PART OF THE JOB....THE COLDEST PART OF THE JOB!
The temperature is a single digit, the wind is whipping the wind chill is way below zero. Everyone with any sense is warm , indoors, maybe watching the news. We've got a reporter standing outside, shaking and quaking his way through a live report about just how cold it is.
It happens all the time, all winter long. I've had viewers ask me about it, why do we do it. The answer is pretty simple. TV is a visual medium, the best way to help viewers understand the situation is to show it to them. Sometimes having someone stand out there talking about it is the best way to point out how much snow is falling, how much wind is blowing how much ice is on the roads.
I can tell you that we're pretty careful about how we do it. The reporter and photographer are in a live van to make the whole live report happen. They can spend as much time as possible inside that vehicle, with the heat blowing, staying warm until those few moment when they have to be out in it.
I spent 17 years as a reporter in the field before I became a full-time anchor. I've done dozens of very, very cold live reports, or live shots, in 5 different states. It's never pleasant, I remember a few in conditions so cold that the photographer actually set up the camera, on the tripod, inside the back of the van! Then I would step outside just long enough for the report. I was outside, but he was inside. Viewers (and bosses) probably couldn't tell, and possibly wouldn't mind.
The hardest part is to focus. We all know what it's like to feel the cold. A lot of poeple may not realize how hard it is to talk in an authoritative, confident, competent way...when your mouth won't work. Your entire face stings and stiffens up. Your lips get numb, for me even the chin starts to hurt for some reason. It's hard to speak without the slurring that makes you sound like you've been relying on a little liquid warmth to get through the night. (For the record, I've never done that). You're trying to remember the script you wrote for the report, or at least ad-lib to the mental outline of the points you want to make...and all you can do is think about how freakin' freezin' you are! I used to consciously try to challenge myself to be nice and slow and deliberate so that I could win my own little cold war and get through my two minutes on TV.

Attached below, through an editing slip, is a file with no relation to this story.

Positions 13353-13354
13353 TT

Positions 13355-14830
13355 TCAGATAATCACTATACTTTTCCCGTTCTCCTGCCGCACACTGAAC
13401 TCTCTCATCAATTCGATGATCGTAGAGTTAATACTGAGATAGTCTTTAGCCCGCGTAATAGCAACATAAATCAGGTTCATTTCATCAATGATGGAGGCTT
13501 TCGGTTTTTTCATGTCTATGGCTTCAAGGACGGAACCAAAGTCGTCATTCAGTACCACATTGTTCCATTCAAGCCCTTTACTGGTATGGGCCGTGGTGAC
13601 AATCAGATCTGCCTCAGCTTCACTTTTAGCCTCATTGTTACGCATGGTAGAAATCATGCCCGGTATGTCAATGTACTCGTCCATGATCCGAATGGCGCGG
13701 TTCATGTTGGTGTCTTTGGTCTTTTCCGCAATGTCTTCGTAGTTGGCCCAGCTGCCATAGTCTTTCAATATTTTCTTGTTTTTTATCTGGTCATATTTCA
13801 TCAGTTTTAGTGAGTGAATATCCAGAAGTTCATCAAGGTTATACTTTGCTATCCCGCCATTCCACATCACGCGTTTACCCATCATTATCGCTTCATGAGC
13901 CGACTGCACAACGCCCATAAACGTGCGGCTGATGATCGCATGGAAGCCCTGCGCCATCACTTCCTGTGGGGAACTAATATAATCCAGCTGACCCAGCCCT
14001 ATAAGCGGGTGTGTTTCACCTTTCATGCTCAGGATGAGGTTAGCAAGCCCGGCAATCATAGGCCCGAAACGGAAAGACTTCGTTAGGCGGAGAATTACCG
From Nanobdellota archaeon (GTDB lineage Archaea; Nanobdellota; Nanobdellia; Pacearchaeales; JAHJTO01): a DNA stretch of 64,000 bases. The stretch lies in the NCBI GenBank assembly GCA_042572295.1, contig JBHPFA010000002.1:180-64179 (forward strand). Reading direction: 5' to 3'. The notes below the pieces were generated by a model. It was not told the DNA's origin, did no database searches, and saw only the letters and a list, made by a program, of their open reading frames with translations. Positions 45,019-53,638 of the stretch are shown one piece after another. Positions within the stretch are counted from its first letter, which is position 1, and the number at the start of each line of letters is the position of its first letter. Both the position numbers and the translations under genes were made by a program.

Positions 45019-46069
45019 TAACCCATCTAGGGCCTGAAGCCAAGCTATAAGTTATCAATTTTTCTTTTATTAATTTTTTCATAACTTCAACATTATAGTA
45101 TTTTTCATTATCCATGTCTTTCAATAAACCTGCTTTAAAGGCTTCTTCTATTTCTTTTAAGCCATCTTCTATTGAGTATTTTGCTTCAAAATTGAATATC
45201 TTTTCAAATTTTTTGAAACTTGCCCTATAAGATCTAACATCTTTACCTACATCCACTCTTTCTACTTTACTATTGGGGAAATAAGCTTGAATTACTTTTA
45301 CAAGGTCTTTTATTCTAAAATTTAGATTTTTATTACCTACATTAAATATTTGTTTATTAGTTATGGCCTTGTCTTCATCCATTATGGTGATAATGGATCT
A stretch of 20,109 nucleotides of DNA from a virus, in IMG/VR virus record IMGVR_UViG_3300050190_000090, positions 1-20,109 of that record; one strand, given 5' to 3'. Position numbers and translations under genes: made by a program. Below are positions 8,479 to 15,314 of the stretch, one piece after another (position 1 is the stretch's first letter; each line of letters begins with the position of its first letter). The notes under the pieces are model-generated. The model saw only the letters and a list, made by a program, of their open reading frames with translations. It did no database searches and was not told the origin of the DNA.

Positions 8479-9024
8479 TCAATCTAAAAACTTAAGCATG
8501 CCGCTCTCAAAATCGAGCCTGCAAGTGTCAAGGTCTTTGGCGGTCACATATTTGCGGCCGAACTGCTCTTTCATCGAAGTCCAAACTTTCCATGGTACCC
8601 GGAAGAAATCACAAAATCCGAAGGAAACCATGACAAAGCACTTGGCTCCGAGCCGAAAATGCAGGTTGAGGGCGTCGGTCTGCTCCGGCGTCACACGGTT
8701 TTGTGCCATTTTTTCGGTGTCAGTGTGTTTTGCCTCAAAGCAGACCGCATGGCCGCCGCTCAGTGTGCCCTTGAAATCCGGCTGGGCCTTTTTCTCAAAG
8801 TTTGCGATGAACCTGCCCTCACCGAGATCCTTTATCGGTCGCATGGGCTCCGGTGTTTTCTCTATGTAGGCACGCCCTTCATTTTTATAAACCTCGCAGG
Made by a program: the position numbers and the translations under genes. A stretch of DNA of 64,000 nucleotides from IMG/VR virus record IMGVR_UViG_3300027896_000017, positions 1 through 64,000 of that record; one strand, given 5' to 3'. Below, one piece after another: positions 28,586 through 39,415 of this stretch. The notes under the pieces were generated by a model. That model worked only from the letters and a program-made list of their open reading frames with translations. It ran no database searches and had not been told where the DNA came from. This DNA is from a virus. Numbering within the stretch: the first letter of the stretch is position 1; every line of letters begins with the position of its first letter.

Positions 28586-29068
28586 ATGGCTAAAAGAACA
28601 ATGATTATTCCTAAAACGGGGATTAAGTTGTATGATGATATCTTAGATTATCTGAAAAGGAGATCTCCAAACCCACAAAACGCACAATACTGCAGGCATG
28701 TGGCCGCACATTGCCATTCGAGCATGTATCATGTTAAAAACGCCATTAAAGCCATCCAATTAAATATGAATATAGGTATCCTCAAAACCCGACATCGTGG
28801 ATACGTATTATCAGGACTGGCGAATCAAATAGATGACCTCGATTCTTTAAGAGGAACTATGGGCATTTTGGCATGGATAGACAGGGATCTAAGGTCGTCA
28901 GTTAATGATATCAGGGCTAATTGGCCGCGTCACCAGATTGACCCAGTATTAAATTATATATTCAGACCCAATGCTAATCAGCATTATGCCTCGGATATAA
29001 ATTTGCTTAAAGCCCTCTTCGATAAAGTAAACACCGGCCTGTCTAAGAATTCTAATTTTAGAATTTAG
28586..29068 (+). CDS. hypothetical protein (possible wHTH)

An old friend who is a reporter in Denver gives me a hard time now about being in the warm studio while the reporters and photogaphers are out freezing! He's got a good point. Have I done it...yes, many many times. Do I feel like I ever need to do it again....no!..but you never know! For now the closest I get is every December when my co-anchor Shannon Brinias and I host our live coverage of the Festival Of Light Parade. A couple of years ago it was face-pain cold. This year, not so bad..but we cheated. We had a blanket covering our laps, below camera level!
We just asssigned 11 News Reporter David Nancarrow, and photographer Kurt Story to be on cold weather duty tonight. I checked in with them both before they left. Kurt told me, "I think I need to remember to bring something to cover my face. It's hard because your fingers don't move to operate the camera." He's right about that.
Dave told me, "It's something we all have to do and I just hope 10 O'clock gets here quickly!" I'm with you, Dave. 10 O'clock sounds good....and at this pont, so does 10 degrees!
We'll talk again soon.
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